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Firday Hold or Fold: Complete Renovation Flip


Caleb McLean
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XPost From r/Real_Estate:

"

Back in the middle of November I made an offer on a house that was accepted. It was a contractor flip on an old house. A complete renovation job including new electrical wiring and plumbing. By the end of November I had the inspection done. It wen't pretty poorly. I gave the seller/contractor a list of 25 items to address and he agreed to all of them.

This list consisted of some serious issues like the main support beam/girder in the basement being replaced because it was badly cracked and also being held up by temporary support columns.

Fast forward to last week. The seller tells me everything is completed and to bring the inspector back out so we can close. The inspector comes out and we see that 90% of the items haven't be completed and the few that were completed have been poorly done and didn't pass inspection. Also the seller created new issues.

One of the original request items was to put a cover on that main sewer clean out line in the basement, but instead of capping it he cemented it up. This work looks like it's been done by someone that has never worked on a house before.

I had very mixed feelings about this house after the first home inspection, but the seller assured me that when we first had the house inspected he was still "working on it." My inspector had pointed out all over the house armature work, short cuts, and inconsistency in everything done to this house.

It's a big house, an old house, and I'm in for almost 500k and I feel like this house is a potential disaster.

The main support girder in the basement wasn't repaired properly and we noticed new cracks in the walls on the first floor in a newly renovated area. Now I officially have zero faith in this guy attempting to fix this stuff again.

My agent thinks I should request the seller put an amount in escrow and have the repairs completed by a contractor selected by me. I am starting to think I should walk away because who knows what else is wrong in areas I can't see. What would you do in this situation?

The only other point I should note is there currently isn't another house in this neighborhood like it. We've eyed this area for awhile and watched a lot of the good eyes go, but I'm trying not to let that influence me."

What do you think? Would you do it?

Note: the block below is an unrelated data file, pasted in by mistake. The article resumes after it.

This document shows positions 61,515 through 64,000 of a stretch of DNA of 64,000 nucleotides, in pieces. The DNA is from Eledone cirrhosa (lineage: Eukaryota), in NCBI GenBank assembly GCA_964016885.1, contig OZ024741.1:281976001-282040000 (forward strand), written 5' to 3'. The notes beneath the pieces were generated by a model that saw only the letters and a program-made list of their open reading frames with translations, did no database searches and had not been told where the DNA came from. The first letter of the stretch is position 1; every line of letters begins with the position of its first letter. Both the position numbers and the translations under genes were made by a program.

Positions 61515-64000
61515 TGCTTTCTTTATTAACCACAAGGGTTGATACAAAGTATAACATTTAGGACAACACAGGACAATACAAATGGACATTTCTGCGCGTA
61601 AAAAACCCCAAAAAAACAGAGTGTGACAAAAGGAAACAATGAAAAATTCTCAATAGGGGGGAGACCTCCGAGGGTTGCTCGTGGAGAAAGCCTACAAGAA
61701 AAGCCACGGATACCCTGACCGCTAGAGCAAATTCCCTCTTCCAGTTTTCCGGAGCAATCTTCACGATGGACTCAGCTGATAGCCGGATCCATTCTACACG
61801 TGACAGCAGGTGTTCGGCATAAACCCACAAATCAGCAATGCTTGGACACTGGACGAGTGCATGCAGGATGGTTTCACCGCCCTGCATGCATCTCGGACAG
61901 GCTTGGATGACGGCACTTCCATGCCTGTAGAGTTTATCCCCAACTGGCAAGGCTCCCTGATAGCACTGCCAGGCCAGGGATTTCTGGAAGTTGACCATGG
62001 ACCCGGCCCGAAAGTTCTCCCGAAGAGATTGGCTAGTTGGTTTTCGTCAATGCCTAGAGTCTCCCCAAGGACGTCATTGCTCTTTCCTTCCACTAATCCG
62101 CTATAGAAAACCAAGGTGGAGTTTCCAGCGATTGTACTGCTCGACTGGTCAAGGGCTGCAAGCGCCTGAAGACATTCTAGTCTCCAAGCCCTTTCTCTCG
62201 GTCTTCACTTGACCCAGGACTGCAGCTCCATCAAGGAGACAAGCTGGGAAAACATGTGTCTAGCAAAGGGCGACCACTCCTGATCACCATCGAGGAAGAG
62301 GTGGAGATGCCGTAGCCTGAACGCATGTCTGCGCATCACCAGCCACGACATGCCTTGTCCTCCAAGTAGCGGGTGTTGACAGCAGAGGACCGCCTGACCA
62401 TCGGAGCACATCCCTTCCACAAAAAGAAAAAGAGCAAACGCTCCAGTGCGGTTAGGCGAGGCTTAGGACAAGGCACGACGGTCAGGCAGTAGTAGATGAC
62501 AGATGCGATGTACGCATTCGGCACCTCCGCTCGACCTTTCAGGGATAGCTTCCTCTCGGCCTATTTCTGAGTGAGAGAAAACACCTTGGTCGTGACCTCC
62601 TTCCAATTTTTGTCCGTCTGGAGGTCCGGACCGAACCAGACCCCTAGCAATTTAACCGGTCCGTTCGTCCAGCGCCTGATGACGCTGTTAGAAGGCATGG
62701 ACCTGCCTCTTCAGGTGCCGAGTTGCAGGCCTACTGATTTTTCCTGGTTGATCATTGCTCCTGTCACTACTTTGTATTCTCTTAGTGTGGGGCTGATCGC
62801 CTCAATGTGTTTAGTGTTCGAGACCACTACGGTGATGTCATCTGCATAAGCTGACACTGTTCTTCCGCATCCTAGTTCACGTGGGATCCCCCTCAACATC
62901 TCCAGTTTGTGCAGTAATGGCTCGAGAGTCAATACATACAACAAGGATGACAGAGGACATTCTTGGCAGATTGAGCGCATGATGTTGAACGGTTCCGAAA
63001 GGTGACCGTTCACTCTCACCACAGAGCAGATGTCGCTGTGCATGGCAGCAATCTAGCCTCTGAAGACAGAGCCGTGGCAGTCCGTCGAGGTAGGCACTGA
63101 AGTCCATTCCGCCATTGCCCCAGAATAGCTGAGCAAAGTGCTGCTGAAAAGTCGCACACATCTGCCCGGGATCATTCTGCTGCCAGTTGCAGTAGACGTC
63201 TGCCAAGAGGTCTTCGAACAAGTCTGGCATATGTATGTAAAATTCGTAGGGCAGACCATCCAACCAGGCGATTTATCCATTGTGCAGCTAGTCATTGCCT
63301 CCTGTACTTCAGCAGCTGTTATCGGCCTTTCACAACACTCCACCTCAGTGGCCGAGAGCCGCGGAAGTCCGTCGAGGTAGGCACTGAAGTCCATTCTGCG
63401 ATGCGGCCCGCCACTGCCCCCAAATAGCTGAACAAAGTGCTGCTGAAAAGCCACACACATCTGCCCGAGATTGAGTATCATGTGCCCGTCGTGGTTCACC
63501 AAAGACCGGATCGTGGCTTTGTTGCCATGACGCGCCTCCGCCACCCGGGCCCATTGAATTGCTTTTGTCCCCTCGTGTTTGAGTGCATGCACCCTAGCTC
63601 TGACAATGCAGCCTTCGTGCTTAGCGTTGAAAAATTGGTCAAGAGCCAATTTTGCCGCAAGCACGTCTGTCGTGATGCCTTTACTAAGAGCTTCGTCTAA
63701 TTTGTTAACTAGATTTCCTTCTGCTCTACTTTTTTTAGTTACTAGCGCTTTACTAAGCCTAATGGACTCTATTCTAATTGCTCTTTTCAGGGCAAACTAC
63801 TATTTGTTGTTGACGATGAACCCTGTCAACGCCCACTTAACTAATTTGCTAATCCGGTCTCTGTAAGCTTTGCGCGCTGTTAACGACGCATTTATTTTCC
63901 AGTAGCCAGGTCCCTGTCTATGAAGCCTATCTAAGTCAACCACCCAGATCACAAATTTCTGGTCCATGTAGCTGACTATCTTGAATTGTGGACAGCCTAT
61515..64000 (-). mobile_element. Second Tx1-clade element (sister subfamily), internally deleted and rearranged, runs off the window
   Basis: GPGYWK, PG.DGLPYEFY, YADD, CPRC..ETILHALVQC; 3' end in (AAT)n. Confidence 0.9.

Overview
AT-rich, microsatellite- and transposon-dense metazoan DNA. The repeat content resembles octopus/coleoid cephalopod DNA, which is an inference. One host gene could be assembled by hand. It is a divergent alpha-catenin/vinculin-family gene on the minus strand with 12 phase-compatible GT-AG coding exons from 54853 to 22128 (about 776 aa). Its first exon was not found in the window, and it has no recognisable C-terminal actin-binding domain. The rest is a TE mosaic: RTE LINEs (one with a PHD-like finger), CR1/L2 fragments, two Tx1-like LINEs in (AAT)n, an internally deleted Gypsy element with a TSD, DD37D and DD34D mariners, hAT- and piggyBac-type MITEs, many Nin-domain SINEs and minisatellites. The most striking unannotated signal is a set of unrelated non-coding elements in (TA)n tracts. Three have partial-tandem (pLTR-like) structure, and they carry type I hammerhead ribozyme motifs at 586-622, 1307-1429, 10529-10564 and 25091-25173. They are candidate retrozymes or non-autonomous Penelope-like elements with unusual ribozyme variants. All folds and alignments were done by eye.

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You have three options
1. Grin and Bear it.  - Not my recommendation
2. Place a substantial money in escrow. - Still a hazard.
3. Break the contract.

The issue is that the shoddy workmanship you see makes you wonder about all the other short cuts the contractor made that you can't see.

Example, the sewer cap. You can see the surface is plugged with cement. How far down does the cement go? Does it block any connecting drain lines? Was the sewer drain actually a drain for some other purpose. A lot of older homes had floor drains because of a high water table. Any history of subsurface water innundating the basement and needing a place to go. That would not be considered a back of of sewer and drains under your homeoner's policy, It is also not meet the definition of a general condition of flooding for coverage under a flood insurance policy. Ready for a wet basement?

Definition of a flood under FEMA and National Flood insurance guidlines: The innundation of two or more acres or two or more properties. The source should be a lake, river, resevior or similar item. City Sewers and private cisterns and septic tanks are not included in this list.

Back up of Sewer and Drains is not normally included in a homeowners policy but can be added by endorsement. Even when not covered an on premises blockage which causes liquids and solids to back up into the property not caused by the sewer system "May" be covered.: 

Here are two reccomendations:

1.  Look for a legal way to terminate the contract. Has the Seller "Breached" the contract?

2. Next time perform due dilligence on the contractror. Make sure they have the knowledge to do the work.

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